Editorial Board   Guest Author

Ms. Hitchcock

Amanda Hitchcock

Copywriter, BCF Agency

“It's Hitchcock, like Alfred.”

That's likely the response you'll get if you ask Amanda Hitchcock for her name. We still don't know if she's actually related to the Horror-Film Legend, but if she inherited anything from her namesake, it'd be a fierce determination— and a knack for storytelling.


Ms. Hitchcock's on-the-move childhood made home a difficult thing for her to define. As years passed and as locations continued to change, she practiced artistic expression with relentless refinement, driven by a deep fondness for the empathetic truth found in conceptual understanding. To Ms. Hitchcock, that simplicity, seeing oneself in the story of another, was belonging. This, she decided, was home.


Today, she approaches the blank page with all the ambition of a Horror-Film Legend, aiming to present content through the right lens; to catch the critical tilt— that unexpected, essential, impactful angle through which a story becomes truth, a idea ascends to canon, and a young girl, searching for belonging and determined to connect people around the world, hears the words, “Welcome home.”


Ms. Hitchcock achieved the status of a published writer well before obtaining her college degree. She delivers a list of notable work across a variety of national and international publications, along with a dynamic editorial career and diverse professional network. Today, she's brought her passion for creative expression and engagement to the advertising industry as a Copywriter for BCF Agency. From screenwriting to social media campaign development, Ms. Hitchcock has crafted content across all screen sizes for a diverse collection of travel-tourism, destination, lifestyle, and hospitality brands nationwide. 

Please visit http://www.bcfagency.com for more information.

Ms. Hitchcock can be contacted at 757-497-4811 or amandahitchcock.media@gmail.com

Coming up in November 2020...

Hotel Design: Home Away From Home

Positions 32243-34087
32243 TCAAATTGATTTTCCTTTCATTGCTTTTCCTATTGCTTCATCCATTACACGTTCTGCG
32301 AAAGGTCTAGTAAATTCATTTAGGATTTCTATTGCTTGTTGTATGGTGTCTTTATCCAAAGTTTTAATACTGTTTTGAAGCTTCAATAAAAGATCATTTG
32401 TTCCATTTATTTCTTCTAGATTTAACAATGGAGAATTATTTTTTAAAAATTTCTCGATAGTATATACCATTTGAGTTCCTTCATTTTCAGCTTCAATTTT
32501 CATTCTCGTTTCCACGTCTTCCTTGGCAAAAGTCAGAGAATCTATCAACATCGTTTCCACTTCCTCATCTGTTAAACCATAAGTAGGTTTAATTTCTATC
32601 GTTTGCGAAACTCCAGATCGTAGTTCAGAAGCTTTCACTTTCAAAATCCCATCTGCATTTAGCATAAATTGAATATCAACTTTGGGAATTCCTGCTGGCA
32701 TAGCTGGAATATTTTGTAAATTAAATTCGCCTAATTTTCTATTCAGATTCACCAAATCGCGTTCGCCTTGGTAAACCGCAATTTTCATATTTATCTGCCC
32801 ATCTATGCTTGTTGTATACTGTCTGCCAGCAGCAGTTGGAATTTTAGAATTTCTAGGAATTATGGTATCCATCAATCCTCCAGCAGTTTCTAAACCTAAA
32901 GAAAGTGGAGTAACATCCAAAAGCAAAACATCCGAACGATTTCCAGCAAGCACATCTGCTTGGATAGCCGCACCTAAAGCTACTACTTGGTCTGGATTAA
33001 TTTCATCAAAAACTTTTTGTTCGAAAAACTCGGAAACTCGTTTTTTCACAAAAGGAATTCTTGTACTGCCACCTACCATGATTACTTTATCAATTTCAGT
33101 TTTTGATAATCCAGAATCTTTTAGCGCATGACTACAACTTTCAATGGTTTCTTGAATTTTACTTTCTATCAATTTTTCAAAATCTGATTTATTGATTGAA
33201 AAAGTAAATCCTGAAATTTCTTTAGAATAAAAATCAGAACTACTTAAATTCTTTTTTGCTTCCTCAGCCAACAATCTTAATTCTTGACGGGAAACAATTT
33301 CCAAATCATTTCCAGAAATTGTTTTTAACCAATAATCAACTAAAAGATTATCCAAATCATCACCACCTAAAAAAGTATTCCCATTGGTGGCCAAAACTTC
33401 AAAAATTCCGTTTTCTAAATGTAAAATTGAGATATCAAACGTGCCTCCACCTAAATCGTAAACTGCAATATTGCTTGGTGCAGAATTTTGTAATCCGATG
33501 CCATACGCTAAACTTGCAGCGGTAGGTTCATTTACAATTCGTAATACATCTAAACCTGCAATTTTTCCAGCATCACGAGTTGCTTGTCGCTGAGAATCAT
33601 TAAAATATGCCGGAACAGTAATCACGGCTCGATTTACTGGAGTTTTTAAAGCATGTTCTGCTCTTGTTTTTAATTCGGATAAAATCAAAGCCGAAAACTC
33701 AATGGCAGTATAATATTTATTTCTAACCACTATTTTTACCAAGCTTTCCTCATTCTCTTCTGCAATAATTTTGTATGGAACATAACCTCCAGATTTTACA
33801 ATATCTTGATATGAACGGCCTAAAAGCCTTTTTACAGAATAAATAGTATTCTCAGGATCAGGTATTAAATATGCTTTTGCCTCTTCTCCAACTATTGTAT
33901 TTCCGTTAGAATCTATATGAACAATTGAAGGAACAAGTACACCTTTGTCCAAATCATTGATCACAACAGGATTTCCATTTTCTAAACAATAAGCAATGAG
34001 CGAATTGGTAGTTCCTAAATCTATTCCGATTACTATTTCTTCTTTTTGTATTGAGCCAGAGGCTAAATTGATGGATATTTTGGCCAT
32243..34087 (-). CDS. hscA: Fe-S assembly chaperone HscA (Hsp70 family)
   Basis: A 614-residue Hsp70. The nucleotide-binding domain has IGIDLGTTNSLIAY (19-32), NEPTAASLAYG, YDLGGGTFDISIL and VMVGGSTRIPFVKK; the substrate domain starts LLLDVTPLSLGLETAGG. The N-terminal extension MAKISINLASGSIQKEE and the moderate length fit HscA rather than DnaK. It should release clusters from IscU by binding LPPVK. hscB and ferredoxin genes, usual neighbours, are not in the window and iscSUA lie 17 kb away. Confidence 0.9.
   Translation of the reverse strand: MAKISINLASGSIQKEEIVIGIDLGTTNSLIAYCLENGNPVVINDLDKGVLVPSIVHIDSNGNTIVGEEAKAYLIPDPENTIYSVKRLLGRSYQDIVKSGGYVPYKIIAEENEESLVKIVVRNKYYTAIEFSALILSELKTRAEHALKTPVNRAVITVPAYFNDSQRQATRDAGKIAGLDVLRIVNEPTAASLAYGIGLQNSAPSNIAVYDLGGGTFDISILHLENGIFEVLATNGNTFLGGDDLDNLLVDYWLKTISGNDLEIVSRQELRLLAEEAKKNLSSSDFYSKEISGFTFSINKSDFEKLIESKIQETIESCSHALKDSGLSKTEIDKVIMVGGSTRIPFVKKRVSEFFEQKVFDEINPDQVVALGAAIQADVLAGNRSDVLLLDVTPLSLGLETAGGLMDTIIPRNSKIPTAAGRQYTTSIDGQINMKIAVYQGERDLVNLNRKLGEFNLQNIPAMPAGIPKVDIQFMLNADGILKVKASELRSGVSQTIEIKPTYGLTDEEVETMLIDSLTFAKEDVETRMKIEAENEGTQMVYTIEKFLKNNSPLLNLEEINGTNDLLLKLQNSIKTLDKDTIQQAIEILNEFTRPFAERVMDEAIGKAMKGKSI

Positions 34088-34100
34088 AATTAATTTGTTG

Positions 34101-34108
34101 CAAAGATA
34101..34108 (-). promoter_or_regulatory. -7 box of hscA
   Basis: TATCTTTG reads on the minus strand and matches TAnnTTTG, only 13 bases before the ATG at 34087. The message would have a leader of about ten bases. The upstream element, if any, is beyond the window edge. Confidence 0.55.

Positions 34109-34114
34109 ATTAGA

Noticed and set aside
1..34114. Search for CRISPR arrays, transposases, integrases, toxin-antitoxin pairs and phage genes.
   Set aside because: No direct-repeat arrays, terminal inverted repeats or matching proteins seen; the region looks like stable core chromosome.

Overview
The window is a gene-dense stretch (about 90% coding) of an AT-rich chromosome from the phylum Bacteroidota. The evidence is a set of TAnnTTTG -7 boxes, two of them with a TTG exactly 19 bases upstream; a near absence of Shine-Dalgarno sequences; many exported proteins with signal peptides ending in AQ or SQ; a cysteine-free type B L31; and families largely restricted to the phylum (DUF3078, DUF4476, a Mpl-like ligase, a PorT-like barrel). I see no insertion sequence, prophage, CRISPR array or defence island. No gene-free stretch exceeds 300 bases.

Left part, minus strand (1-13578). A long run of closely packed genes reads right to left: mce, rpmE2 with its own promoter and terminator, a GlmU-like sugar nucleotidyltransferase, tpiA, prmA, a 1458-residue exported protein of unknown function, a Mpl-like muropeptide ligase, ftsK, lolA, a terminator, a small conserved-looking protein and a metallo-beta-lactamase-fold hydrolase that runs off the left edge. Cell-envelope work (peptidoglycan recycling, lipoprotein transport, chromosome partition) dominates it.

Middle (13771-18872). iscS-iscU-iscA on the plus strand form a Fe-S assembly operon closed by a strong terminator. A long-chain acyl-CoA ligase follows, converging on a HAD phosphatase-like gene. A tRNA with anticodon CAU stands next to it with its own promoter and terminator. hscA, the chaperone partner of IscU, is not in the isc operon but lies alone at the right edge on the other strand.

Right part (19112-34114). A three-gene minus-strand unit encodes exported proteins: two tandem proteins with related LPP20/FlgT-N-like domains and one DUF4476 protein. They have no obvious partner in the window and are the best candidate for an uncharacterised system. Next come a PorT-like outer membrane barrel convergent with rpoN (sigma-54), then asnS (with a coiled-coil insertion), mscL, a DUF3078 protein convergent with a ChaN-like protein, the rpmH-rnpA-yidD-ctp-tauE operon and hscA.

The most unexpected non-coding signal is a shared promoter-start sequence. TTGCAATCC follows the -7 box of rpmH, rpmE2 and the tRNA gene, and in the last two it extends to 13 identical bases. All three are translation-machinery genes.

With the rise of the sharing economy and the peer-to-peer marketplace for lodging options, hoteliers are re-thinking the look, feel and appeal of their locations. There is an emphasis on re-creating a feeling of homeyness - a comfortable, cozy and inviting space that feels like home. 'This is accomplished through the careful selection of furniture design, paint colors, lighting design, artwork, bathroom fixtures and textile accessories. In addition, some hotels are providing their guests with upscale amenities, such as a book and movie library, home-style kitchenettes, a coffee machine with locally-sourced beans and tea, or even a batch of fresh-baked cookies. Similarly, there is a growing design trend based on the concept of place-making. Travelers are searching for experiences that are unique and authentic to the locale in which they find themselves, and so hotel designers are integrating a sense of place into their work. This is partially achieved by incorporating traditional artisanal crafts and other local artwork into hotel rooms and communal spaces. Another design trend includes the creation of full-service, co-working environments within the hotel. Guests don't like to stay alone in their room when they need to work, so now they can go downstairs to the lobby-or up to the roof-to work among others. These areas encourage guests - and non-guests alike - to stay as long as they like and to partake of hotel amenities. Finally, recognizing the importance of the Wellness Movement, some designers are exploring how room design can increase the likelihood of deep and restorative sleep. Creating dark and quiet spaces, blocking excessive light, providing guests with a selection of different kinds of pillows, and the ability to control room temperature, are a few of the best practices in this area. These are some of the architecture and design topics that will be covered in the November issue of the Hotel Business Review.